Managing Chemicals In The Wake of Homeland Security
Hild*, Nicholas ; Olson, Larry ; Peterson, Danny
(Arizona State University, Mesa, Arizona)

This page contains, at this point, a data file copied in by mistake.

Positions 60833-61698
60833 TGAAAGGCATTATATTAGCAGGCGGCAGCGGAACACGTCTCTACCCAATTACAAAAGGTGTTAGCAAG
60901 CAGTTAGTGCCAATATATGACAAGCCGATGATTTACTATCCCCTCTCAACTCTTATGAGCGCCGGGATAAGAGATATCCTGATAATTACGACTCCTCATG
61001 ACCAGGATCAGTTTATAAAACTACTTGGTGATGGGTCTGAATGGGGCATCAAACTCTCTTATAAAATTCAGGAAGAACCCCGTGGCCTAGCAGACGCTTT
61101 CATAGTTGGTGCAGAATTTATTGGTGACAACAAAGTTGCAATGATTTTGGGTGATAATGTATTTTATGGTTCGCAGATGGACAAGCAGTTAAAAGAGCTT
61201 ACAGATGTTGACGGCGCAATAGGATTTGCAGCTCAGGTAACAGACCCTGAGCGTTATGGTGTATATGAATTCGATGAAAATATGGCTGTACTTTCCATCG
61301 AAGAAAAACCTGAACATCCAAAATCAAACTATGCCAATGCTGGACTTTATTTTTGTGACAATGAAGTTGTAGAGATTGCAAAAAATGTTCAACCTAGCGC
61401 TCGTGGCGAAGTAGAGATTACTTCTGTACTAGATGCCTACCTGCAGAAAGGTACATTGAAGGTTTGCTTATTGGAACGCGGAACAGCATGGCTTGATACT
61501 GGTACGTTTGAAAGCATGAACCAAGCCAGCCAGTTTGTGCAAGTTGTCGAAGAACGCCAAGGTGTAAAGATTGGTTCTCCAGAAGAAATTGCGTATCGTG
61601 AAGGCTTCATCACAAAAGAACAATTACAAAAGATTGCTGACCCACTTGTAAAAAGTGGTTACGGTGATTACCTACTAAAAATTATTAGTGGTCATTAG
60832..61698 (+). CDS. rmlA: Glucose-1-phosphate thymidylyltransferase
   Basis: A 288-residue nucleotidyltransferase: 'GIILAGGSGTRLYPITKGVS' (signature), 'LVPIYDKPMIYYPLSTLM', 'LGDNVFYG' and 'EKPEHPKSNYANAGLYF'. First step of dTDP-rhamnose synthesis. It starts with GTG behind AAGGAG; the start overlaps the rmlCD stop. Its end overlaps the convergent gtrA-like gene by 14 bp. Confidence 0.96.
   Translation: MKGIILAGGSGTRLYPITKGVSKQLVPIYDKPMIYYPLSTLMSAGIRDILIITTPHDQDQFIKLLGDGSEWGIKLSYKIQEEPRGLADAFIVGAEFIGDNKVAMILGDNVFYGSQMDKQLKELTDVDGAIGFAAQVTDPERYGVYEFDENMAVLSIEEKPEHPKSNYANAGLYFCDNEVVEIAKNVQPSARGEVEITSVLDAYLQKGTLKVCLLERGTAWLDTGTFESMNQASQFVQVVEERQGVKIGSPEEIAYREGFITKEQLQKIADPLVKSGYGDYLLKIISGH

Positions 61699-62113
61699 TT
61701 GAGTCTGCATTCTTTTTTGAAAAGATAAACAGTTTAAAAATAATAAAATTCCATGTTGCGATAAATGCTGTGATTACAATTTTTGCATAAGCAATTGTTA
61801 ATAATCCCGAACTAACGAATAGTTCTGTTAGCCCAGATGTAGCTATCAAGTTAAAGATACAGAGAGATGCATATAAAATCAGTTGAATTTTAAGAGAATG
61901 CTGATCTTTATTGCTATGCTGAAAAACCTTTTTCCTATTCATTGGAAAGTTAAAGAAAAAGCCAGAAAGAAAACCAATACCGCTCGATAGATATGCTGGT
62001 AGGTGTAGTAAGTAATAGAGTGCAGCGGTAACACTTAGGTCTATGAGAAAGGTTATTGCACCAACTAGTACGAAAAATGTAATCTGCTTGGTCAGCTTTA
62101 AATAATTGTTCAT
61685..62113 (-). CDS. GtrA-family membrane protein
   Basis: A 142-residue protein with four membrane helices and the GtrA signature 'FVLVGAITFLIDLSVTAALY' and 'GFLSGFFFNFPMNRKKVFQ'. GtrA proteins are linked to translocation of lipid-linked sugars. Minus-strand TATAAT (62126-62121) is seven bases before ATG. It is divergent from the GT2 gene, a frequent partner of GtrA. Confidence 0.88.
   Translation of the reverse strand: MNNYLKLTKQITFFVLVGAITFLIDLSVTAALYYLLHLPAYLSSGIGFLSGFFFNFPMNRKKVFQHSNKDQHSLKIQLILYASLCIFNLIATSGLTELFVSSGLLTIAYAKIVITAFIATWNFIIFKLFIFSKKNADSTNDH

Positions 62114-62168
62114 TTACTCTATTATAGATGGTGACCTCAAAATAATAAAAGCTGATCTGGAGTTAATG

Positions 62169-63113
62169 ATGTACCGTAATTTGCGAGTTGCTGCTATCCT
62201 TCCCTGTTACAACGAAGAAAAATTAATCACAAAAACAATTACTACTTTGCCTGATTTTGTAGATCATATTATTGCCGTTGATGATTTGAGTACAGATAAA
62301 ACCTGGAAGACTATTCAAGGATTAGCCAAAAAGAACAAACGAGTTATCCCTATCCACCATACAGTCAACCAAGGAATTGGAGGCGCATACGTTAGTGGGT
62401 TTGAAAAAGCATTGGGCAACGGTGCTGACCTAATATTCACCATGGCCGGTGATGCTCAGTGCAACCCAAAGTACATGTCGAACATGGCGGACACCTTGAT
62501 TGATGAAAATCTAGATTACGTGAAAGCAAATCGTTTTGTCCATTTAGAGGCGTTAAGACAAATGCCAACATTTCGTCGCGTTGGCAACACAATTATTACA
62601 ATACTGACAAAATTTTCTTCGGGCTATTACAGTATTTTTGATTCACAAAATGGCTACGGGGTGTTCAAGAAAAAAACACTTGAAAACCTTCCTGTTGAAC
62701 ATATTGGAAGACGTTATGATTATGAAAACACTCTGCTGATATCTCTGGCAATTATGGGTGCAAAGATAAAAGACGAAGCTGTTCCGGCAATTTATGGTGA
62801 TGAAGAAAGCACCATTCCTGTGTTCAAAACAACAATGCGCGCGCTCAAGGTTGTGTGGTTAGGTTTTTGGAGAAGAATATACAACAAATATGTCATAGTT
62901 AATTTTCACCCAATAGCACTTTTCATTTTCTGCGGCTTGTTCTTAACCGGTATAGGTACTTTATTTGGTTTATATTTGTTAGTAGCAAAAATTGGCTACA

by Nicholas R. Hild, PhD., Larry W. Olson, PhD., and Danny Peterson, PhD. College of Technology and Applied Sciences Environmental Technology Management Program Arizona State University For the Semiconductor Environmental Safety and Health Association (SESHA) February 19, 2004 ABSTRACT The leading organization that represents most chemicals manufacturing companies, has said that the new Senate Bill introduced by Senator Inhofe, Senate Bill 994, will add repetition and unnecessarily complicate chemical security procedures across America. Because there are numerous chemicals-management Guidelines which a significant number of facilities already are engaged in implementing consistent, increased security measures since 9/11, the ACC says that the new legislation will have the opposite effect from enhancing security against terrorism that Congress was charged with by the Bush Administration. Because the EPA has endorsed the ACC Guidelines?, they suggest chemicals-using companies should lobby their congressional representatives to adopt the ACC Guidelines? already being used instead of S. 994, in order to maintain continuity across chemicals facilities throughout the U.S. A bi-product of this action would be certain cost savings for the chemicals industry and more efficient compliance by the industry. Semiconductor facilities are one of the largest chemicals-using industries that will be affected by the new legislation. Understanding what new legislation will affect their plant security operations will mean having a voice in what Congress ultimately passes into law. It appears that the ACC has given some sound advice that should be strongly considered to avoid future impediment to operations flexibility.
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